Taipei, Nov. 22 (CNA) Taiwan’s main fastener industry association called on the government Sunday to weaken the Taiwan dollar to help it offset potentially tougher export competition following the signing of a major regional trade pact earlier this month.

Industry representatives urged the government to allow the local currency to depreciate to boost their export competitiveness, as the Regional Comprehensive Economic Partnership (RCEP) signed last Sunday could seriously threaten some Taiwanese businesses.

Before a meeting with senior government officials, Tsai Tu-chin (蔡圖晉), chairman of Taiwan Industrial Fastener Institute, told the media of the difficulties Taiwan’s fastener sector is facing.

Though Taiwan is the world’s third largest exporter of binding and fastening products, its annual production value fell from NT$176 billion (US$6.17 billion) in 2018 to NT$144 billion in 2019 and could fall as low as NT$110 billion this year.

A key part of that significant drop is the continued appreciation of the Taiwan dollar against the U.S. dollar over the past two years, according to Tsai.

He said the 12-15 percent appreciation of the local currency against the greenback over that time has translated into an annual loss of NT$5 billion for the industry.

It has also faced import duties of 5-30 percent on binding and fastening products exported from Taiwan to the 10 Association of Southeast Asian Nation (ASEAN) economies, Tsai said.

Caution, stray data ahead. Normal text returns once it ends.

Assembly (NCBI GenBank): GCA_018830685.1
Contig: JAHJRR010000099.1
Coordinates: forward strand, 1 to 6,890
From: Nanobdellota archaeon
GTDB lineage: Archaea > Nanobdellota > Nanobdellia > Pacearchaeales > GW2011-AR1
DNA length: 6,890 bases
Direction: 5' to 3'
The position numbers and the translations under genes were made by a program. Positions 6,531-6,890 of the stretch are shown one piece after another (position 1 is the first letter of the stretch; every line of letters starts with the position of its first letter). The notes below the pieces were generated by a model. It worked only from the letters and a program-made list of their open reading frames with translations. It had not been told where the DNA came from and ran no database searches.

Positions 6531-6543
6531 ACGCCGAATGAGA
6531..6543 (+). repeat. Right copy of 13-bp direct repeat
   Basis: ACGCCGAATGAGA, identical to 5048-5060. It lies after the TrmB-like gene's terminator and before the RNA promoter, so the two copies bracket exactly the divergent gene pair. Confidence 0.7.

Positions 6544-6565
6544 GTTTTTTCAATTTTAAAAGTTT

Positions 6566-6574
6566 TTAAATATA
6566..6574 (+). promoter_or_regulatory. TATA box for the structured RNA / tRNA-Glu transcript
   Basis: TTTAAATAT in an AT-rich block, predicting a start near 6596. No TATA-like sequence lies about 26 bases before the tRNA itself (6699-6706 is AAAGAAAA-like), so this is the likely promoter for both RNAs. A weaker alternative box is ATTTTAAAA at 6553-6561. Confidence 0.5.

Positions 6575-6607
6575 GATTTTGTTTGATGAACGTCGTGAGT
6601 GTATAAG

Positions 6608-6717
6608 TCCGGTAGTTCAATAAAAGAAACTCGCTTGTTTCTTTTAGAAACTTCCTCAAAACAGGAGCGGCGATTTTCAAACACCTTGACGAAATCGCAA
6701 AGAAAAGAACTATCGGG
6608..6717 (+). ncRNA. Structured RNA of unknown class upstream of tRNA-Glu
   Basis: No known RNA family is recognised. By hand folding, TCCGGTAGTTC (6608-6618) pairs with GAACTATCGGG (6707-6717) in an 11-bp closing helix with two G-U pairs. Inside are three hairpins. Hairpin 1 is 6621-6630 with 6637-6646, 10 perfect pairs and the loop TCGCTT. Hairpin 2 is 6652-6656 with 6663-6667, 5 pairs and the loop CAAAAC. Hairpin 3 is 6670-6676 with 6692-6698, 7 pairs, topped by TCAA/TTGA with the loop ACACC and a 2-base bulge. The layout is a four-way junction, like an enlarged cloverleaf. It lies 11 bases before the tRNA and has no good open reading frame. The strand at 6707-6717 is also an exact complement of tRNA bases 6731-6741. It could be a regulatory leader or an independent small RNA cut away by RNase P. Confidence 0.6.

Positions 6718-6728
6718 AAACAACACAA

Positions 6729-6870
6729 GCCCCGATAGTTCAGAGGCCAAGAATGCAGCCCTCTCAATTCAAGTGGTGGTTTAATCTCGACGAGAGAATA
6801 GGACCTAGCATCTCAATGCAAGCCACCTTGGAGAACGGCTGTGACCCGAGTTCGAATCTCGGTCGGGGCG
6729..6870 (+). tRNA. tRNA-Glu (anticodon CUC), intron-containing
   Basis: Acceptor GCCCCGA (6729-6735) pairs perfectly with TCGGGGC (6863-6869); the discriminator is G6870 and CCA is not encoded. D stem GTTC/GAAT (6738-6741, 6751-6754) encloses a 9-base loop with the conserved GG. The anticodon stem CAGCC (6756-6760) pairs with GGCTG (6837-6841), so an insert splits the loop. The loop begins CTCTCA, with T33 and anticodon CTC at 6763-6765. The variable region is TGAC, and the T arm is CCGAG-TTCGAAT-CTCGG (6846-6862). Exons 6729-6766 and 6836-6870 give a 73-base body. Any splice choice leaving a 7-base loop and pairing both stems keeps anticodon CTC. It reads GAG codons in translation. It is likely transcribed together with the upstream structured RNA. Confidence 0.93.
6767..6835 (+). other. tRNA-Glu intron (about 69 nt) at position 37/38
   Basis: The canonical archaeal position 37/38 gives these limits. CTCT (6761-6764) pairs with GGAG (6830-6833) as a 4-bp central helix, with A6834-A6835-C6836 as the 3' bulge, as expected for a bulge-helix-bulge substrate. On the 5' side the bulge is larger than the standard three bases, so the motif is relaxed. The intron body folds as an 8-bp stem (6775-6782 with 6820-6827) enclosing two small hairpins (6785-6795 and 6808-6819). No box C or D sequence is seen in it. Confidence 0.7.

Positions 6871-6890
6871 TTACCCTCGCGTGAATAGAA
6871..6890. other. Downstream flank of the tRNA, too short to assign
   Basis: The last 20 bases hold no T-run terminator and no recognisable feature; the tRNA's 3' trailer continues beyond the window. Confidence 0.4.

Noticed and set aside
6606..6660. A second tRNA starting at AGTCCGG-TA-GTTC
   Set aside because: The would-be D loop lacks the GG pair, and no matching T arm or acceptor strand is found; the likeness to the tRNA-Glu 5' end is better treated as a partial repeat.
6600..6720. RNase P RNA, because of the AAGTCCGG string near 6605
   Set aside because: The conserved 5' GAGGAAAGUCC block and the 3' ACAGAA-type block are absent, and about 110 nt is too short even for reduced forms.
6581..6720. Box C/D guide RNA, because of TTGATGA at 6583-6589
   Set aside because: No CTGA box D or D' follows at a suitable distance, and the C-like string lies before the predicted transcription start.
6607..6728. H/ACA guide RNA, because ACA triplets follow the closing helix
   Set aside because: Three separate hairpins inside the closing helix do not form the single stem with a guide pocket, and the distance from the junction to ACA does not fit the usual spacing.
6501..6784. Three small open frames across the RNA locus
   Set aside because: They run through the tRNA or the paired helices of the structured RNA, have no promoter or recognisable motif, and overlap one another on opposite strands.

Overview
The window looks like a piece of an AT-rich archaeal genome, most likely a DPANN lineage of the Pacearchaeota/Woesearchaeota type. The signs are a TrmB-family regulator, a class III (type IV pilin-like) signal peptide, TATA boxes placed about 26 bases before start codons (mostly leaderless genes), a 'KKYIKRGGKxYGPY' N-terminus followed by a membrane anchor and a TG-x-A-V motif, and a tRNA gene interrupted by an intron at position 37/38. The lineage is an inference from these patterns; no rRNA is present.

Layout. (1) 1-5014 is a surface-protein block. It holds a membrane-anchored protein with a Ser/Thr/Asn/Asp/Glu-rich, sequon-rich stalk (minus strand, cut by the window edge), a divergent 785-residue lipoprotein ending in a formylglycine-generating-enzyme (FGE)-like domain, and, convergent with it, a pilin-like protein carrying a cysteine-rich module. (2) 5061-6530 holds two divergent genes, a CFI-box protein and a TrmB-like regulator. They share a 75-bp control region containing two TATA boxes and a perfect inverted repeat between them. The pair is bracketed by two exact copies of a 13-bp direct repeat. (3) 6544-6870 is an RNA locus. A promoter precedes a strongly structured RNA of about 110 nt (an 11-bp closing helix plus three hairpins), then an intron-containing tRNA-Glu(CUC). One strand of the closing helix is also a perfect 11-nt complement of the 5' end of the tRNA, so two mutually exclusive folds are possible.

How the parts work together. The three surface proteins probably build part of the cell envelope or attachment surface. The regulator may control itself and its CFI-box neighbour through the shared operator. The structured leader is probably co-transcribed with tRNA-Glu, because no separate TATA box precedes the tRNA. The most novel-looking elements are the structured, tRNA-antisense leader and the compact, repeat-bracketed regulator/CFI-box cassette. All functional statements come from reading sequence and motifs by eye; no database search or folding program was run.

The RCEP signed between the 10 ASEAN states, China, Japan, South Korea, New Zealand and Australia, could pose a serious challenge to Taiwan’s fastener industry, which is already being hurt by currency appreciation, by reducing tariffs for RCEP members, Tsai said.

“Once the industry loses its competitiveness, we will be forced to close down our businesses in Taiwan or move them away from the country,” he warned.

Tsai made the comments before a meeting hosted by Economic Affairs Minister Wang Mei-hua (王美花), in which representatives of the steel, textile, and petrochemical sectors took part to discuss the impact of the RCEP on Taiwanese businesses and potential responses.

The RCEP, which is expected to take effect in the second half of 2021, accounts for 30 percent of the global economy and is the world’s largest trade pact in terms of GDP.

For Taiwan, which depends heavily on foreign trade, exclusion from the RCEP could have significant implications for its economy, especially the above mentioned industries, some local business leaders have recently warned.

However, Justin Huang (黃偉基), secretary-general of the Taiwan Textile Federation, told reporters before the same meeting that Taiwanese textile companies may be better positioned to withstand the blow.

Many of them, he said, moved their production bases to ASEAN countries years ago, and according to RCEP standards, items produced in an ASEAN country will be considered as being made in that country and benefit from tariff cuts when the deal takes effect.

That means that most Taiwanese companies based in ASEAN will not be affected by the RCEP, he said.

Huang also said Taiwan has successfully differentiated its textile products with their outstanding quality and added value and have far surpassed the products made in other Asian countries, leading him to believe that the RCEP will have little impact on Taiwanese textile makers.

Following the meeting, which lasted around two and a half hours, Wang told reporters that most of the representatives expressed greater concern about the continued appreciation of the Taiwan dollar than the RCEP issue.

She said the the government will continue to help manufacturers with industrial upgrading and transformation to boost the value of their products and improve their competitiveness.

(By Wu Chia-jung, Jeffery Wu and Joseph Yeh)

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